Before purchasing almost anything, see if you can save money by shopping online instead. It’s not always practical, but you can get the vast majority of products online for less these days—including some food and household goods. My family does this via Amazon’s Subscribe & Save service for product we can order in bulk at regular intervals. When it comes to consumer goods, it pays to dig a little deeper and search for discount codes before clicking the purchase button.
Eating out can be a big money-waster, but you can spend money smartly by limiting your restaurant visits to special occasions and looking for the best deal you can get. Find out when the restaurants in your area have their midweek specials or kids eat free nights. You can also check restaurant websites for special coupons, or take a look on Restaurant.com for deals. You might also check out Groupon, Amazon Local, and Living Social for specials as well.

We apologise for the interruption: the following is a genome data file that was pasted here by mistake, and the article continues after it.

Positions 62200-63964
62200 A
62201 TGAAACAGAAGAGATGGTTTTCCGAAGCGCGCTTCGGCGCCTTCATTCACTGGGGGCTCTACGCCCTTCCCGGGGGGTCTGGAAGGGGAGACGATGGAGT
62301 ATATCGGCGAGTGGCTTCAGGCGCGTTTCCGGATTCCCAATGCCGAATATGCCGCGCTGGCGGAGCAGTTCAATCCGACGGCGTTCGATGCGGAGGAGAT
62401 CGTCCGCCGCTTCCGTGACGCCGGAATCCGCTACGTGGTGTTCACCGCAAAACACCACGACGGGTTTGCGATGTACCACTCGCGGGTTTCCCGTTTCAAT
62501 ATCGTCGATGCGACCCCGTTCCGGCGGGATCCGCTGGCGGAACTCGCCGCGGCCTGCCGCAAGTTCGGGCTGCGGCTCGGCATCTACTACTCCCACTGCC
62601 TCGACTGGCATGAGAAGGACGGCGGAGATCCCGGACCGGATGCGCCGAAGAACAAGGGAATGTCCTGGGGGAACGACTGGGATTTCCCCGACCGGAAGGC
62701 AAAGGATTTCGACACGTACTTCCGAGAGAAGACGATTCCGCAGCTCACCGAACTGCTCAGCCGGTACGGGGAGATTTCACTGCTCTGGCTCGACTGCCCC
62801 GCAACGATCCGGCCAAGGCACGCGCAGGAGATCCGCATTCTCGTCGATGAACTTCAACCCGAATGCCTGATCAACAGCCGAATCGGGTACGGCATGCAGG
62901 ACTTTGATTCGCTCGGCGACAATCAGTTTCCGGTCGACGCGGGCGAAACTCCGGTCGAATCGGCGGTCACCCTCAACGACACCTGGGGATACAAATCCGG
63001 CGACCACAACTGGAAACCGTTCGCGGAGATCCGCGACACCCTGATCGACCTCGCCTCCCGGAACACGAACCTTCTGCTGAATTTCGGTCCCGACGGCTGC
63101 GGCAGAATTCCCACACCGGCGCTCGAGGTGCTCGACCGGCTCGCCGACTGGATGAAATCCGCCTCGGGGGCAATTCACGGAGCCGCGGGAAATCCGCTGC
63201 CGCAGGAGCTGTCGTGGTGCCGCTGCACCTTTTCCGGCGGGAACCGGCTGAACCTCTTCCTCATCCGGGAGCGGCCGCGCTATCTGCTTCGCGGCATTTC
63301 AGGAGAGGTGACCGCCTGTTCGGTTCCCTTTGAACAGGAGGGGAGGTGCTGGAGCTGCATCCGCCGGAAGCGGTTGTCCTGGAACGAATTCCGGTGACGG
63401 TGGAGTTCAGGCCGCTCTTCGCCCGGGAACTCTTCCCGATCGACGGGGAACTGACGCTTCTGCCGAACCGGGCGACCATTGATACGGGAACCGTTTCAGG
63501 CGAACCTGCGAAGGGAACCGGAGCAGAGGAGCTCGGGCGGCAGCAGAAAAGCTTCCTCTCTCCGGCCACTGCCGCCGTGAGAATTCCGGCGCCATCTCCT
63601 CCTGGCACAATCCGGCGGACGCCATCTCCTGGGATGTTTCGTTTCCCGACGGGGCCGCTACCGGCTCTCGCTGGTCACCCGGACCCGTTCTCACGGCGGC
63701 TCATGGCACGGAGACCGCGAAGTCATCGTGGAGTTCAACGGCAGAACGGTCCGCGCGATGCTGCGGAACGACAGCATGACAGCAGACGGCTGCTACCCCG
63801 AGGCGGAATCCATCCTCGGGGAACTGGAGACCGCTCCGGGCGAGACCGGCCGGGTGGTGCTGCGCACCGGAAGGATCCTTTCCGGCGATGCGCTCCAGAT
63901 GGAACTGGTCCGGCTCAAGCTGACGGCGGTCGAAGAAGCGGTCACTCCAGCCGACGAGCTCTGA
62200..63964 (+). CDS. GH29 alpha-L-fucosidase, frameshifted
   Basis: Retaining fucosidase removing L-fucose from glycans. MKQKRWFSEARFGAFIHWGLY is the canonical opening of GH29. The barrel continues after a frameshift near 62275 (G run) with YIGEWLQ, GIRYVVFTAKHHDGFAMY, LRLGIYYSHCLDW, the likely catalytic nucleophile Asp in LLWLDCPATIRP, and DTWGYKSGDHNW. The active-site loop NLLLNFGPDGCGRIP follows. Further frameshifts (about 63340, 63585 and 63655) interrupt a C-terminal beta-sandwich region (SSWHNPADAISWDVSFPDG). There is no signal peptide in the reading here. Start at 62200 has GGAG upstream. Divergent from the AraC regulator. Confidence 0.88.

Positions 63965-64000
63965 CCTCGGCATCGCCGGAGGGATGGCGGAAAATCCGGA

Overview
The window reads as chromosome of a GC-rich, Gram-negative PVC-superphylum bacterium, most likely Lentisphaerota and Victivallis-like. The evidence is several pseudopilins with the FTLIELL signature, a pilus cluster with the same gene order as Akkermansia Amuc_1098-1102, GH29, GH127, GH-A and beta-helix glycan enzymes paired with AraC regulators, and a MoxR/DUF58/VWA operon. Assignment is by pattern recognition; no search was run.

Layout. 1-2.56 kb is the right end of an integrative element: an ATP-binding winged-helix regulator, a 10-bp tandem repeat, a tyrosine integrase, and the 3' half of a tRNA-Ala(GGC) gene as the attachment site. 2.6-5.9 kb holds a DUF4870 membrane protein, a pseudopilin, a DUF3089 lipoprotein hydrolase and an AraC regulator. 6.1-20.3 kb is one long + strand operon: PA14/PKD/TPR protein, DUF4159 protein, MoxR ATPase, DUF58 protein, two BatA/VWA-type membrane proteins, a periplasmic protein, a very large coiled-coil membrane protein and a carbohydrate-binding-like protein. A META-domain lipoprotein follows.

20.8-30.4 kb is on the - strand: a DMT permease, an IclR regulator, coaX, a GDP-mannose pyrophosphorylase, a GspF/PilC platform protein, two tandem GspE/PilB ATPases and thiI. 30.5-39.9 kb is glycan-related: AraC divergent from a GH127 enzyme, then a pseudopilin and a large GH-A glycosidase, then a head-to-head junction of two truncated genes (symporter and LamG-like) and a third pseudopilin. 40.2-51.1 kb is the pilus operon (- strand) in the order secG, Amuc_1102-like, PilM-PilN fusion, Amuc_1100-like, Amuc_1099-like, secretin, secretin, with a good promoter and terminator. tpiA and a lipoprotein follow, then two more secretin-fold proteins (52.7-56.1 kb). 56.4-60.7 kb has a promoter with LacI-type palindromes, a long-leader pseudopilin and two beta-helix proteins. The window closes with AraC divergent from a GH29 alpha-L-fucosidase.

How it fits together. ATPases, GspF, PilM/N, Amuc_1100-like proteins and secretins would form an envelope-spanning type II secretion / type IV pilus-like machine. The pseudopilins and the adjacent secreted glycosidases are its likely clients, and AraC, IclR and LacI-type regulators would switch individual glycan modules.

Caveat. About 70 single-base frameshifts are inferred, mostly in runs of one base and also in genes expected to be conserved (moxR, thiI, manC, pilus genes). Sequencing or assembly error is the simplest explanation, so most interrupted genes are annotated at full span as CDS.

You should never, ever buy insurance without looking for the best deal you can get. This is primarily concerning non-health insurances since those are often tied to your employment. Find a reputable broker in your area who will shop around for the best deal available from all the insurance companies. If you’re not sure who to use, poll your local friends on Facebook and find out which insurance broker they use. For most of your insurance needs, I recommend you take a look at Zander Insurance.
8. Books, Music, and Movies